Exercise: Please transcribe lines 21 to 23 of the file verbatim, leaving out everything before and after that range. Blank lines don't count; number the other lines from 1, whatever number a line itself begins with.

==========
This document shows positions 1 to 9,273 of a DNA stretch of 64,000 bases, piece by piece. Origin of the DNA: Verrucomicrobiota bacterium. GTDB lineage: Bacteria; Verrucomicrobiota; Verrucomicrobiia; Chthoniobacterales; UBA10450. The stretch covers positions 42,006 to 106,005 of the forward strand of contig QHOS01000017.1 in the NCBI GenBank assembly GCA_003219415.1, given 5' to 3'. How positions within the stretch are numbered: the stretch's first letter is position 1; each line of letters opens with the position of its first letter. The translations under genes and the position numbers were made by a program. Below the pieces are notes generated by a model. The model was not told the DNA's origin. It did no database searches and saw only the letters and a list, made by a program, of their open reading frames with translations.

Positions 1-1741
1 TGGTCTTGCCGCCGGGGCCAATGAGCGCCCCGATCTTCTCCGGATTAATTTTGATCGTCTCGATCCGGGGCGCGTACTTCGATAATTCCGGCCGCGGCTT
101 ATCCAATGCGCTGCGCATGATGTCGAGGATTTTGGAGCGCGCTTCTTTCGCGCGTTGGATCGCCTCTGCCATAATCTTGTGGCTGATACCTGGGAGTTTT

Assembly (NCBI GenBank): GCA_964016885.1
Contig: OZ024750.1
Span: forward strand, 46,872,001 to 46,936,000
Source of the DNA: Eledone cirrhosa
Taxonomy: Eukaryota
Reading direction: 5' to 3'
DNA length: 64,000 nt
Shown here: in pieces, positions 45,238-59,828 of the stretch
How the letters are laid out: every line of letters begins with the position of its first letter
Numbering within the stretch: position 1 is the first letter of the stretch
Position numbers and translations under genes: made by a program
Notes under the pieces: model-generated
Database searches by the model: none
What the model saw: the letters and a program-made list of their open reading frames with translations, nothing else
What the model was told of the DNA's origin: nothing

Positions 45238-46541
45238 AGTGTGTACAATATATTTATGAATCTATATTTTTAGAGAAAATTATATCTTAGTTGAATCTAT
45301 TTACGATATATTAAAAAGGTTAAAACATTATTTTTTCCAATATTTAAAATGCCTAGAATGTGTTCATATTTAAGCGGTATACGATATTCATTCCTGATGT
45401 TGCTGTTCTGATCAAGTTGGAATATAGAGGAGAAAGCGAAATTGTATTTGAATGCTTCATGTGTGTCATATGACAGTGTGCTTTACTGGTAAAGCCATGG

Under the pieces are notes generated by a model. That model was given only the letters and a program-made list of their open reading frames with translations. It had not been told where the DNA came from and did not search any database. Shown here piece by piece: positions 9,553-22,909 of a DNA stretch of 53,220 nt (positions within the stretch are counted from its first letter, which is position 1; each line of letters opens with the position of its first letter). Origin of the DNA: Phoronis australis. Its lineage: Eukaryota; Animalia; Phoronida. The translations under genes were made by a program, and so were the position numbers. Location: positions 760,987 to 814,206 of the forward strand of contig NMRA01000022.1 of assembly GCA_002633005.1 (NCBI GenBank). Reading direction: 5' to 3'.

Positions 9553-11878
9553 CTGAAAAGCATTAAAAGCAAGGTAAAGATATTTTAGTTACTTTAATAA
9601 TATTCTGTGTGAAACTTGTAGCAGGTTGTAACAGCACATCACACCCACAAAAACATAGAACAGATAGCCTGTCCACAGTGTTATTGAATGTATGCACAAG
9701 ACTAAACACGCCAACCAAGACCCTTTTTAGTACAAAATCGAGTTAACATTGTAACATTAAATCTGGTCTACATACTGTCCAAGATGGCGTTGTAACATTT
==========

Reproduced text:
45238 AGTGTGTACAATATATTTATGAATCTATATTTTTAGAGAAAATTATATCTTAGTTGAATCTAT
45301 TTACGATATATTAAAAAGGTTAAAACATTATTTTTTCCAATATTTAAAATGCCTAGAATGTGTTCATATTTAAGCGGTATACGATATTCATTCCTGATGT
45401 TGCTGTTCTGATCAAGTTGGAATATAGAGGAGAAAGCGAAATTGTATTTGAATGCTTCATGTGTGTCATATGACAGTGTGCTTTACTGGTAAAGCCATGG